Arch Framing Doesn't
Have to Be So Hard

If you want to have one or more arches in your new home, the quality of the arch framing is critical to the finished appearance.  

These are often built on site by the framer, but will have one side lower than the other, and a lopsided curve.  The finished drywall will never look better than the framing you started with.  

We've seen so many crooked arches that we determined long ago to always use prefabricated forms.  As good as your framer's intentions may be, he cannot site build these, out of OSB (or plywood) and stub 2x4's, anywhere near the standard of prefab units.  

Prefab units for interior wood-framed walls can be ordered for almost any curve, wall thickness, and opening width you need.  In the photos above and below, a 9-foot wide prefab arch, made the depth of two 2x4 walls (7 inches), was installed.  This is one of many that we have ordered for our houses.  It was sent to us via UPS in two halves that we nailed into the framed opening.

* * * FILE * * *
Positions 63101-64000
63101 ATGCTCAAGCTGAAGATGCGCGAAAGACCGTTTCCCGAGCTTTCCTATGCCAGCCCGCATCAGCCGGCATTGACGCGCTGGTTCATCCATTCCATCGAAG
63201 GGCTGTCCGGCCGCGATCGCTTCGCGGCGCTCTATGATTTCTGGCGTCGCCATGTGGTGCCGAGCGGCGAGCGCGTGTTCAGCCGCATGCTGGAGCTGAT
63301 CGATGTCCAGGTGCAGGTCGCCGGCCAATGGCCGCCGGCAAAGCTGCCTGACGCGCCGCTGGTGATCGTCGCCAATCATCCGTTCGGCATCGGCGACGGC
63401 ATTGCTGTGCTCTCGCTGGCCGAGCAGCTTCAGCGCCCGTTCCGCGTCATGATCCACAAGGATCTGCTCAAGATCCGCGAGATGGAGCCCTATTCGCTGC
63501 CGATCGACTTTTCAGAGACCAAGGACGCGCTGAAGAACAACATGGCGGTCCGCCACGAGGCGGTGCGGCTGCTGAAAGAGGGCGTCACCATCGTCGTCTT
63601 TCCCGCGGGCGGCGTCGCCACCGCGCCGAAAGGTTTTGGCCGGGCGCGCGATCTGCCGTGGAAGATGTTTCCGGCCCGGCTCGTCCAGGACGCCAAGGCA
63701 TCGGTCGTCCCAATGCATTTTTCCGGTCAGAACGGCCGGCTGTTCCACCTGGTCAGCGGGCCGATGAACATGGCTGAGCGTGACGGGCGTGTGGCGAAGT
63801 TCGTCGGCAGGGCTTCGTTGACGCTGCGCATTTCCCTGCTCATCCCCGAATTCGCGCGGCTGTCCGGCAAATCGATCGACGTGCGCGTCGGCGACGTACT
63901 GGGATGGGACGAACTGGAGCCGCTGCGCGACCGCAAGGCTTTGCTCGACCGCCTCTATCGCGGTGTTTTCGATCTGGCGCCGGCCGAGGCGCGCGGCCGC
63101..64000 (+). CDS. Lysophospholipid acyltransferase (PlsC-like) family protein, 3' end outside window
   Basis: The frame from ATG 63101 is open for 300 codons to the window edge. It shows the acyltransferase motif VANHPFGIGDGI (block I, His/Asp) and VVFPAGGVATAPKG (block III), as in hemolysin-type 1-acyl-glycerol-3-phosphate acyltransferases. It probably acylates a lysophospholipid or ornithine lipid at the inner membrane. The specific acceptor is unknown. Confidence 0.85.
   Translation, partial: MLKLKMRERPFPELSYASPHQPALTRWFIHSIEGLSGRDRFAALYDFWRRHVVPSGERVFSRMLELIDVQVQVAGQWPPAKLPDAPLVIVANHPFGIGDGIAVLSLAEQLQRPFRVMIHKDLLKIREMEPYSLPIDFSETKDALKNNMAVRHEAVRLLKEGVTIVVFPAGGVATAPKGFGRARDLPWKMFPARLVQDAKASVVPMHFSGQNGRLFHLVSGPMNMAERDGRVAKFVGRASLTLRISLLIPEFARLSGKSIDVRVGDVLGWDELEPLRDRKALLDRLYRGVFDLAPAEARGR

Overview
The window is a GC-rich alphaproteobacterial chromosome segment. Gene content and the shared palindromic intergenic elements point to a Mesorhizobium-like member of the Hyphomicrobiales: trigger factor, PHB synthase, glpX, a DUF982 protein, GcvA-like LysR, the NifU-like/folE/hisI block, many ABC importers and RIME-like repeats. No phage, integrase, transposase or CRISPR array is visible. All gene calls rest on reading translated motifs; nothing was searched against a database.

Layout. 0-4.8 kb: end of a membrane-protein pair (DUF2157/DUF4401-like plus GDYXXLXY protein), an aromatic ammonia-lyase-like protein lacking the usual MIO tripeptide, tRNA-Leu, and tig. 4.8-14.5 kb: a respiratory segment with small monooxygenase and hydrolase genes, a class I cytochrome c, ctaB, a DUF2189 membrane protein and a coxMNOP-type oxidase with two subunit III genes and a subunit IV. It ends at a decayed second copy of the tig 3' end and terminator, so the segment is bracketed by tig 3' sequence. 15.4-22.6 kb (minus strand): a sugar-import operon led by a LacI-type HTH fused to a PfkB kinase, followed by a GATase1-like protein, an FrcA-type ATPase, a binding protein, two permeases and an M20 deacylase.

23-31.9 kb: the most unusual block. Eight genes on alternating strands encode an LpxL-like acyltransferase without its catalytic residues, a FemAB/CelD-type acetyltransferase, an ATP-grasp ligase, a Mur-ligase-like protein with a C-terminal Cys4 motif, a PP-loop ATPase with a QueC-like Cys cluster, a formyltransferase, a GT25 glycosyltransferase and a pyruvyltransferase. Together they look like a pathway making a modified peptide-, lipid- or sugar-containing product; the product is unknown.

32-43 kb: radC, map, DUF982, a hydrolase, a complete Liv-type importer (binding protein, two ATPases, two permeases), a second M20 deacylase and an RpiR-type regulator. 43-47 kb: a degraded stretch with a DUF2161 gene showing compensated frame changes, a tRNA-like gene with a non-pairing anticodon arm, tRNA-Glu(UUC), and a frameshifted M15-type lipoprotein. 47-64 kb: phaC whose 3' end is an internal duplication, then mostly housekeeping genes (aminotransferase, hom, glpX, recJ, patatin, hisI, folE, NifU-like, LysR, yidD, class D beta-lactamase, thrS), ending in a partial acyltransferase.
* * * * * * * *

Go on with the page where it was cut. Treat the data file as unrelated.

THE SAME OPENING, WITH FINISHED DRYWALL

FINISHED!

In this house we enhanced the look and "feel" of the opening by doubling the studs (7 inch thick stud wall).  Notice the thickness of the wall and opening. 

Arches framed by using these prefab units always result in a beautiful end product, providing a nailable edge and underside that make drywall installation much easier.  Concerning cost - this is a prime example of how "Bad product is remembered long after cheap price is forgotten."  Prefab units cost a small amount of money, and it's well worth it.  You will only have one opportunity to have them turn out beautiful and flawless.  You're likely to be disappointed if you let the framer talk you into letting him build them for you.  

The prefab unit shown on this page was made by Custom-Arch, LLC, in Smyrna, Georgia.  We met the staff at a home building show in Atlanta, and have ordered from them for several houses.  We experience a delivery time of about 3 days once we place an order.  Every piece is made to order.  Check out their web site: 

www.custom-arch.com 

Check out this link for info on using the same product as a temporary form for laying stone and brick: 

Masonry Arch Framing page


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